A few weeks ago, we looked at Networking, specifically, building your professional network. (Sept. 19 blog posting). Today, we'll review methods for reaching out to your network contacts. Contacting People • By Phone - Write an outline of what you want to say; this will decrease any fears you might have and ensure you communicate effectively and obtain the information you are seeking. Your network will recognize that you are an organized and professional candidate. • By Email - Describe your career goals and ask your contact to assist by sharing your information with school personnel. Additionally, ask your contact to share ...


Recently, a reader asked the following question: "[After being offered a position] ... a couple days later, I was told that the fingerprint/background check came back showing an arrest record from over 30 years ago when I was 18. It was for a felony drug possession and resisting arrest. I was given probation and completed it as required. As a result of this, the school district ... wasn't able to forward and hire me, which I was extremely disappointed." The reader continues to describe a clean record, completion of a baccalaureate and master's degree, state certification, and experience teaching special needs ...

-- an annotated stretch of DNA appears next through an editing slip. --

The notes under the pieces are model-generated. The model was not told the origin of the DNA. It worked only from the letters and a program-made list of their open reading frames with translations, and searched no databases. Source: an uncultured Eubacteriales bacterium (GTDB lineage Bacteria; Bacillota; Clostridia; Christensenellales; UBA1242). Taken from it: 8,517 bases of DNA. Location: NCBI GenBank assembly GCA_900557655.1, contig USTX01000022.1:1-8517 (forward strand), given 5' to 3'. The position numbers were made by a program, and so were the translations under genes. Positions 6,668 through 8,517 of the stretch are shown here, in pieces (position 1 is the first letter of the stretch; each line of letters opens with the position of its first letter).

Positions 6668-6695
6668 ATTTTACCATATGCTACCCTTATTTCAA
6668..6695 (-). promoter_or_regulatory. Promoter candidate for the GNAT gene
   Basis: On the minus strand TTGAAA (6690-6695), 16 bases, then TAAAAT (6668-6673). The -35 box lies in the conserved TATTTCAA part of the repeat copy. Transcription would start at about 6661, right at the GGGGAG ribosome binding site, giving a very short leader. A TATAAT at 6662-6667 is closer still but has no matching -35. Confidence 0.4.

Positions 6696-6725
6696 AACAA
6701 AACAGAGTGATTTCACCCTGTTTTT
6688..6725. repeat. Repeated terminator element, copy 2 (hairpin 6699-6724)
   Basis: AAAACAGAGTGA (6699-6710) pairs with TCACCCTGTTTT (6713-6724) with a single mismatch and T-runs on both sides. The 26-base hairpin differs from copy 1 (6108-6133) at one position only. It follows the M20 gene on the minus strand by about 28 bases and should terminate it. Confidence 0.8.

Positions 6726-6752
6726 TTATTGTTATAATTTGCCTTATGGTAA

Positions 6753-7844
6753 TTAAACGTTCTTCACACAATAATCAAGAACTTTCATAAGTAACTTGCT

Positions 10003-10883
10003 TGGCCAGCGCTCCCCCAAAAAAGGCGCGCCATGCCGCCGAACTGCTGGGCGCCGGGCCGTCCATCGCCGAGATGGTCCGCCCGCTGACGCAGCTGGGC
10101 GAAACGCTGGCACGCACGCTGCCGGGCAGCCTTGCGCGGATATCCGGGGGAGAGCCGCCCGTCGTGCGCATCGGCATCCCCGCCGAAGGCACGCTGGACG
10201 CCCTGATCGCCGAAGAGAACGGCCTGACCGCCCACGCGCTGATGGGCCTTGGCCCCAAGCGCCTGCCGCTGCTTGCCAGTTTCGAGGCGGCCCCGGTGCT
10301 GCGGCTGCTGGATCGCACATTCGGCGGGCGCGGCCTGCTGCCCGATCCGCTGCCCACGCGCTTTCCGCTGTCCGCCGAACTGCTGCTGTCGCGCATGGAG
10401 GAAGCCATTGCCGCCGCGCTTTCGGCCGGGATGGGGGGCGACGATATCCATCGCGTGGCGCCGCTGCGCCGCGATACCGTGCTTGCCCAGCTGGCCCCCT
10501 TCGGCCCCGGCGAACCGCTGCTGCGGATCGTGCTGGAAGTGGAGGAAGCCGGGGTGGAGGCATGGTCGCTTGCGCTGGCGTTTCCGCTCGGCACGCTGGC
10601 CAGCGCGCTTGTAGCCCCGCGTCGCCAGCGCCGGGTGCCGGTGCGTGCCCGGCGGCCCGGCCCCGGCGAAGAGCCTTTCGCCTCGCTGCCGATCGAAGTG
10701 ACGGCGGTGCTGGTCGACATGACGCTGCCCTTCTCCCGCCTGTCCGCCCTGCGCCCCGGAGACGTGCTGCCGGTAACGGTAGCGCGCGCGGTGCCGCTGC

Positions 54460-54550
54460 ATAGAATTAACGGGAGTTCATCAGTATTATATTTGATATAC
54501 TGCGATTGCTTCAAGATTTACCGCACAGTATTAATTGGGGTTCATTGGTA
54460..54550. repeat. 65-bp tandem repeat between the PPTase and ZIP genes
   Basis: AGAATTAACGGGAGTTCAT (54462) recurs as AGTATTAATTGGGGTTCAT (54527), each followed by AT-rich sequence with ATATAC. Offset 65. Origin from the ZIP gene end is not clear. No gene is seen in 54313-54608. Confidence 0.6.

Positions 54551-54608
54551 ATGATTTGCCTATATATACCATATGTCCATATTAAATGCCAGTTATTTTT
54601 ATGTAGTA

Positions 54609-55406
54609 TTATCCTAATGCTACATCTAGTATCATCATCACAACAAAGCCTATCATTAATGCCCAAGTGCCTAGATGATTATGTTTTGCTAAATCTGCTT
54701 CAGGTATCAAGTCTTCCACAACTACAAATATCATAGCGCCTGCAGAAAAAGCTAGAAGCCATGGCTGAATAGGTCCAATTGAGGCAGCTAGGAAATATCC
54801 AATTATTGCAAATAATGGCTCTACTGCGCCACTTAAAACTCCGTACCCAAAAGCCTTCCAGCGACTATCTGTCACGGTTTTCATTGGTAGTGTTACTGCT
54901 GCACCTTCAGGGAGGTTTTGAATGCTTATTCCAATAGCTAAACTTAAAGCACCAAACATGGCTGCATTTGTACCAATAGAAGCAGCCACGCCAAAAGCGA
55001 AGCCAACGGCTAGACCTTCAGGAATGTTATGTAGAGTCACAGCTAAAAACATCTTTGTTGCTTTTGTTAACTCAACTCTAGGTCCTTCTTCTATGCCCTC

A reader recently asked: "I am about to obtain alternative Elementary certification in Texas, and would like to know about the best prospects for a teaching career. Specifically, which fields are projected to be in most demand in the next 20 years, e.g., Math, Science, Technology, English, Social Studies, etc." Understanding Supply and Demand is important across the United States. While the following information is specific to Texas, the reader's targeted area, the information is transferrable to other states and regions as well. In the State of Texas, there continues to be a shortage of secondary math and science ...